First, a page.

How Good is Big Business at Respecting Free Speech, Freedom of Religion? ‘Abysmal’, Says New Report

A new report is out, designed to measure corporate respect for religious and ideological diversity in the market, workplace, and public square. The Viewpoint Diversity Score Business Index (Business Index) is the product of a joint effort by Alliance Defending Freedom and Inspire Insight, a Christian financial technology firm. They found that the businesses most capable of influencing and protecting free speech and the freedom of religion are doing an “abysmal” job.

The Business Index focused on 50 companies in the Fortune 1000 that are in industries having the greatest potential to impact free speech and religious freedom, such as those that provide essential banking, payment processing, and cloud services, or that serve as platforms for third-party expression in the digital space.

You are probably familiar with many of these companies, such as Meta (Facebook, Instagram, etc.), Twitter, and Bank of America. And you’ve undoubtedly heard of examples of the corporate censorship of conservative viewpoints by those companies.

Even The Daily Citizen has not been immune to having its stories blocked on social media for reporting factual events that don’t follow the tenets of today’s woke culture.

Sadly, but perhaps unsurprisingly, the average score for the 50 businesses examined was a depressing 12% out of 100.

“The results of our inaugural Business Index reveal that there is much work to be done,” ADF’s Jeremy Tedesco and Inspire Insight’s Robert Netzly write in an op ed at the Wall Street Journal. “Company scores ranged between 2% and 35%, with the average overall score an abysmal 12%. The poor showing confirms that there is an alarming trend among major corporations to favor virtue-signaling even at the expense of fundamental American freedoms.”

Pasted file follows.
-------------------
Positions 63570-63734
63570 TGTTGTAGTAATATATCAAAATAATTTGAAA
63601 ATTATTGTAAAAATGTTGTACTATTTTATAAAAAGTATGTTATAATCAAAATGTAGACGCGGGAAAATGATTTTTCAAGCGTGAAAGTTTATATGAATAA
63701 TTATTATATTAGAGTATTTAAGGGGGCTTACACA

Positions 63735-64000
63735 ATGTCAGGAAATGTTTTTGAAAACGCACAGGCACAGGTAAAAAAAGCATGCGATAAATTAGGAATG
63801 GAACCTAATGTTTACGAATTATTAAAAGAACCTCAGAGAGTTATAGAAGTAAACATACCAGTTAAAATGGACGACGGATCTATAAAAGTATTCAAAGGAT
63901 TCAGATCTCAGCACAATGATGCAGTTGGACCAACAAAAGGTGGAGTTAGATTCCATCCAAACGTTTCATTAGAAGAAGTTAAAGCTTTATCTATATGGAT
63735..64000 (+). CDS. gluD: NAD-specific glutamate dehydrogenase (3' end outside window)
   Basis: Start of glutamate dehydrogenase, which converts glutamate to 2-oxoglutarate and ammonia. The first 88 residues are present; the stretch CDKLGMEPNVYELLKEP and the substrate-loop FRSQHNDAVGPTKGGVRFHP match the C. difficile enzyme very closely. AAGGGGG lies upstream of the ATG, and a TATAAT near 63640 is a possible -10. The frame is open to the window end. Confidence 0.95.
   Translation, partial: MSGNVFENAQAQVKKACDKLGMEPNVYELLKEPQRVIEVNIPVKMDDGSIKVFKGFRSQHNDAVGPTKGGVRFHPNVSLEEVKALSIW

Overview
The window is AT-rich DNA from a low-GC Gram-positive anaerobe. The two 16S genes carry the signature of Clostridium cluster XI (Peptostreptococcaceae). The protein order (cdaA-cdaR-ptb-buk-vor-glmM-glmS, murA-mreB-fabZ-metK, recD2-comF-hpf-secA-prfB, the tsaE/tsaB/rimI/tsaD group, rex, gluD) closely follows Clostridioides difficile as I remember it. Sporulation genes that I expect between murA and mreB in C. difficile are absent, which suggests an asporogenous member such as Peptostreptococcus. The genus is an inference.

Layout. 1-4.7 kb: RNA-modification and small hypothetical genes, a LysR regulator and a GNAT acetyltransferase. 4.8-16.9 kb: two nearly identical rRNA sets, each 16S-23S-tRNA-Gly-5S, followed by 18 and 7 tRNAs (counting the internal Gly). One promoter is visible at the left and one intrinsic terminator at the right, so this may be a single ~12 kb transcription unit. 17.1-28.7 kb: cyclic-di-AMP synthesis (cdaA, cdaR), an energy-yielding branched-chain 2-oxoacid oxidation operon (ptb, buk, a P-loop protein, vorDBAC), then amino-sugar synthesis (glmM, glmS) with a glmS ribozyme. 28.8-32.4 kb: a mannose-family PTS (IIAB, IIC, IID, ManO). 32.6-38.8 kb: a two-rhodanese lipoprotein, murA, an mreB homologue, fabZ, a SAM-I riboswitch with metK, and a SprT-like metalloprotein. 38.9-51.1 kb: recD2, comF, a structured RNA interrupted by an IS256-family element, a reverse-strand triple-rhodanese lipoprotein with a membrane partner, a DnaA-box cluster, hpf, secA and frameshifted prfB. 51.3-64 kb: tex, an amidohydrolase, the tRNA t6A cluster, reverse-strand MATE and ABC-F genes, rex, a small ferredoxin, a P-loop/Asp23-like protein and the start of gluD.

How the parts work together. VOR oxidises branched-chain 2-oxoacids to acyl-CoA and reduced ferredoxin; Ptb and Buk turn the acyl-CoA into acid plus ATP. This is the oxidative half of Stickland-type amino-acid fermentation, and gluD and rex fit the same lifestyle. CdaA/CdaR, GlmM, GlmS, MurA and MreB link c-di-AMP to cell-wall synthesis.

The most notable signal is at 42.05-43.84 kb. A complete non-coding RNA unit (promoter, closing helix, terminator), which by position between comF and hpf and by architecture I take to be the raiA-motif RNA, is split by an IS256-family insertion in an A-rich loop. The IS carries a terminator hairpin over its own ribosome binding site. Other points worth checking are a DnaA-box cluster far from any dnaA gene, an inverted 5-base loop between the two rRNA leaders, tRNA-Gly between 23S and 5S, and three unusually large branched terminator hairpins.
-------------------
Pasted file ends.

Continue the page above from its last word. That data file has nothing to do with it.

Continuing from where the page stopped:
Why are the results of this study of the corporate world so concerning? These companies have the power to censor speech and punish those with the “wrong” viewpoint, say Tedesco and Netzly.

“The results are especially concerning given that these are some of the largest businesses in the U.S., who serve millions of people and organizations every day,” the pair said. “The threat that private companies pose to free speech and religious freedom is real. People and organizations shouldn’t have to fear that they will be censored online, lose access to their bank accounts, or denied other services because of their religious or political views.”

The Business Index is the first in an ongoing annual effort to document the corporate world’s commitment to viewpoint diversity. It will be permanently housed on its own website, viewpointdiversityscore.org, along with news items and other resources pertaining to the endeavor.

The Executive Summary contained in the Business Index explains why this examination of the corporate world is unlike other reports on business “diversity.”

“Many businesses emphasize diversity based on race, gender, ethnicity, and other characteristics, but largely fail to prioritize viewpoint diversity,” the report states. “This is a significant blind spot in Corporate America. To effectively navigate an increasingly complex and polarized social environment, companies need to consider how actions that politicize their services, workplaces, and public advocacy jeopardize their fiduciary interests and harm society.

“Taking steps to address the most egregious risks highlighted in this report is a good first step to reduce potential harms to business, public trust, and the democratic norms of free speech and religious freedom. But companies should also go further by using the Business Index as a guide to proactively safeguard these fundamental freedoms throughout every aspect of their operations and activities. This isn’t just good business sense; it’s the right thing for every company to do.”

The Business Index includes recommendations for companies that desire to improve their scores and become more welcoming of free speech and religious freedom.

The report couldn’t come at a more critical time in our culture. We hope the business world will take notice of the deficiencies this report highlights and take immediate steps to rectify them.

Photo from Shutterstock.

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